Review by Doctor Squee (Host of Gallifrey Stands Podcast)
This time he see’s the 4th Doctor (Tom Baker) and Leela (Louise Jameson) summoned by the Brigadier arriving on a remote Shetland Isle which is in the middle of celebrating an old Norse ritual. But things take a sinister sinister when it would seem far from just an old ceremony. There is an artefact, the titular ‘Helm of Awe’ that is influencing people to do it’s bidding. But what other secrets does this artefact hold and how long has it affected this small isle and it’s people?
This is a very grand story in scope and there is real mythology woven into the fantastical. One of my favourite things about it is how well they have written for Leela. She is one of the companions hardest to write for; as she speaks very simply and savagely, but written correctly you can see a lot more beneath the surface. Ofcourse Louise Jamesons fantastic acting helps, but unless you have a script worthy of her like this one, it can go astray.
I love that she gets to give her people’s war cry and she is sometimes at home with the mythology of war in the story yet at odds with the 70’s world much of this story is set in. She is also with Joanna (Joanna Vanderham) for much of this story and they are just chalk and cheese enough to really have a fun dynamic whilst working mostly on the same side.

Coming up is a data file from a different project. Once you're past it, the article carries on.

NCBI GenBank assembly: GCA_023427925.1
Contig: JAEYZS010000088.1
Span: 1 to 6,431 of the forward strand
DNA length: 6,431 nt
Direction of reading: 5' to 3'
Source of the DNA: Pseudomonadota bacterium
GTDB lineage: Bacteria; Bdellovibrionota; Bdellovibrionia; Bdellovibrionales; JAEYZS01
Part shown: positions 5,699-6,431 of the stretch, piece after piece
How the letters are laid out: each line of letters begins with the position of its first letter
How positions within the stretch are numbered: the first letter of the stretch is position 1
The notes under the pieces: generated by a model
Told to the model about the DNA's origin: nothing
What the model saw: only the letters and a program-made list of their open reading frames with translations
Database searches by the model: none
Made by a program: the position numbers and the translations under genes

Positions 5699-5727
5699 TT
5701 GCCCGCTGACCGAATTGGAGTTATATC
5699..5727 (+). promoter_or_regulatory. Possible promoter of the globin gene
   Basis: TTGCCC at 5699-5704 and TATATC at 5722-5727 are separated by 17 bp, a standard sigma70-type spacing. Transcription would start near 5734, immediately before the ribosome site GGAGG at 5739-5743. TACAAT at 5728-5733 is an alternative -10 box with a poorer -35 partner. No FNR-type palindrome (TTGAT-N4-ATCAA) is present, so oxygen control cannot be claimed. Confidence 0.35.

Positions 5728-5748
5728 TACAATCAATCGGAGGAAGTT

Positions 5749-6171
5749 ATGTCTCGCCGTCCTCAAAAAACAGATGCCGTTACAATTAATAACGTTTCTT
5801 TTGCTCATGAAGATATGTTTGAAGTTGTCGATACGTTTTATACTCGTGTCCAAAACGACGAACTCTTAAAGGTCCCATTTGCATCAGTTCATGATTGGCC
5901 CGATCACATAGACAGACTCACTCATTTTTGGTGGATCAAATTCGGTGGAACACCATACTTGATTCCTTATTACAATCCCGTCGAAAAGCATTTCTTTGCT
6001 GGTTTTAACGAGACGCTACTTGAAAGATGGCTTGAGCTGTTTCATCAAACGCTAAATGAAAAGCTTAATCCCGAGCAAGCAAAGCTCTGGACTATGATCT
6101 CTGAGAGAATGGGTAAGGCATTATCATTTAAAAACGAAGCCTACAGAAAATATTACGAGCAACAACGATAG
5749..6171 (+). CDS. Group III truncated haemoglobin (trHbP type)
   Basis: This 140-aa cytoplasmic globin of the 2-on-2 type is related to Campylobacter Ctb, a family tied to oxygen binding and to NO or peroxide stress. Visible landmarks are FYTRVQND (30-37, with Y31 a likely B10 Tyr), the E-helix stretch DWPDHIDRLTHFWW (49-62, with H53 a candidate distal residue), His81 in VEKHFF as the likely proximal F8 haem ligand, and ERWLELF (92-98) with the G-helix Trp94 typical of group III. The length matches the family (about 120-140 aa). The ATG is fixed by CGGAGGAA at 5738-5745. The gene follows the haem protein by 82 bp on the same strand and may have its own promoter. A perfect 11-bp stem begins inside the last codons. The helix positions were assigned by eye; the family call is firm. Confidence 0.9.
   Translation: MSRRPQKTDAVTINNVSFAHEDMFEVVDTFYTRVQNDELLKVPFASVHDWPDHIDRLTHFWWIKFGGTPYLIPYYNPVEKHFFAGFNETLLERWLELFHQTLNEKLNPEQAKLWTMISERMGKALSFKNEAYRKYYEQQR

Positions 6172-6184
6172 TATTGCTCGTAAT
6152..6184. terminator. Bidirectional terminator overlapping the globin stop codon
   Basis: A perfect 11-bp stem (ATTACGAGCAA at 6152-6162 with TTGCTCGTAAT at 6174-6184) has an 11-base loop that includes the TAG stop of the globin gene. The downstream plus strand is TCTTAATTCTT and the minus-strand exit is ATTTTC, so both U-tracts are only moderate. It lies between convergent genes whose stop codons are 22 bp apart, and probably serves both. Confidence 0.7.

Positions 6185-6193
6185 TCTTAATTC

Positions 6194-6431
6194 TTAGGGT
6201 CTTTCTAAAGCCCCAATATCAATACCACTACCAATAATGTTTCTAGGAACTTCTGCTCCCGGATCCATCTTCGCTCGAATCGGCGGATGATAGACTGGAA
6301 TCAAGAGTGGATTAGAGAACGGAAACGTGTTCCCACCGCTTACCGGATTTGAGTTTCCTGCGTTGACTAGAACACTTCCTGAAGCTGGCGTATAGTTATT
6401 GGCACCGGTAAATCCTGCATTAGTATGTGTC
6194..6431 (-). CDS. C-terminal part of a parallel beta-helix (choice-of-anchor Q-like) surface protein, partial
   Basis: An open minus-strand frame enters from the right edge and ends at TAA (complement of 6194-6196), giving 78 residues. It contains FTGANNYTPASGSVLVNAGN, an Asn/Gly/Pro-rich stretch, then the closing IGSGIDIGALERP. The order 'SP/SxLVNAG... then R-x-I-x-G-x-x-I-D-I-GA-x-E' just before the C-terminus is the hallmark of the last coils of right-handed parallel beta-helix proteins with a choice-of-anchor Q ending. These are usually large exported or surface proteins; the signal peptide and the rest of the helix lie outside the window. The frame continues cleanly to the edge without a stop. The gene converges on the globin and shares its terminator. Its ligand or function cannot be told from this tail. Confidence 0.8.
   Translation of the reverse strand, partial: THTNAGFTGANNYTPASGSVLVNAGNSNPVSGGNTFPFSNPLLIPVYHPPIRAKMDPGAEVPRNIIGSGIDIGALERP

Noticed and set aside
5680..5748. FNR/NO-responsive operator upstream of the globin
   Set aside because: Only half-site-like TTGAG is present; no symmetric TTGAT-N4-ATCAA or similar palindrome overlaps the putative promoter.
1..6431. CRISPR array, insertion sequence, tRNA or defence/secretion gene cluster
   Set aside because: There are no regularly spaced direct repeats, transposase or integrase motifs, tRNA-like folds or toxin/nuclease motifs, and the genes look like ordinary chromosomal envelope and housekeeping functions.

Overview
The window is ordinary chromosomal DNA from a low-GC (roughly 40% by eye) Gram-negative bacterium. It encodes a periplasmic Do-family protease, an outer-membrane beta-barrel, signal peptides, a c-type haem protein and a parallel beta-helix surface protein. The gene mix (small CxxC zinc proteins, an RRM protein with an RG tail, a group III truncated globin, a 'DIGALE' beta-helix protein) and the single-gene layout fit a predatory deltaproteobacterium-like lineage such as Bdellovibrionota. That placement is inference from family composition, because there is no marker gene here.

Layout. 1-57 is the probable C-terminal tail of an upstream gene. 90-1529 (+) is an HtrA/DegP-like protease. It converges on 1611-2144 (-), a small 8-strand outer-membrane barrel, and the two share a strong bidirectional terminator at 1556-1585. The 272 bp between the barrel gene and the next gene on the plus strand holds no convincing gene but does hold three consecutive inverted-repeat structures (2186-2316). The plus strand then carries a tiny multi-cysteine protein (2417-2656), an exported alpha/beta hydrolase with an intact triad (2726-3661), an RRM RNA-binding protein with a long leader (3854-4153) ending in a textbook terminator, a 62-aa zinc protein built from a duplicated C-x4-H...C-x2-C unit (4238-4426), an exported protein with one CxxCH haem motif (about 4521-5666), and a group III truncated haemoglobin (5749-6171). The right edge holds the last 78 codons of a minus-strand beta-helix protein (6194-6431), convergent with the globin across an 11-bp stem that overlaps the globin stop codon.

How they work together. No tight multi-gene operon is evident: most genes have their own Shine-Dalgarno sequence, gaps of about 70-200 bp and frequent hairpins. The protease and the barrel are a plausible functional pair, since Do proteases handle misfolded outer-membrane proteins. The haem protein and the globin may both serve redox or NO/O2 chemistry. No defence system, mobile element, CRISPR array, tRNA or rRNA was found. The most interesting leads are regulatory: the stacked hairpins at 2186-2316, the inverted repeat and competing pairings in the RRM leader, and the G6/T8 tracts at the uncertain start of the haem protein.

As noted on the extras they spoke of how they pared down the story a bit to make it more cohesive. Whereas I did really enjoy this story I felt maybe it could have been boiled down just a little more for flow of story; but as always I say better too much story than too little.
I as always found Tom Baker gave 100% to the 4th Doctor and he does have the odd belter of a line, such as one moment when he talks about clearing out his pockets (I won’t spoil it if you haven’t listened yet, but look out for it). However I found the script was a little light on his usual fast talking and quirky comment a minute style. It is true that he did not always have this, but usually when he did not it was replaced by a darker intensity that was not evident or needed for this tale.
These few quibbles aside I give a lot of credit to Hinchcliffe and Marc Platt who not only wrote this story but really researched it. Having so many little details in it brought it to life. I also just want to give credit to David Rintoul as Professor Renwick, who played evil, grumpy and very human is equal measure very well.
The casting throughout is perfect and my congratulations go to Ken Bentley for getting the right people and the best out of them. And the music was perfect for the era in Doctor Who where this would sit.
All in all a wonderful addition to the 4th Doctor cannon. I give this 7/10 Longboats.
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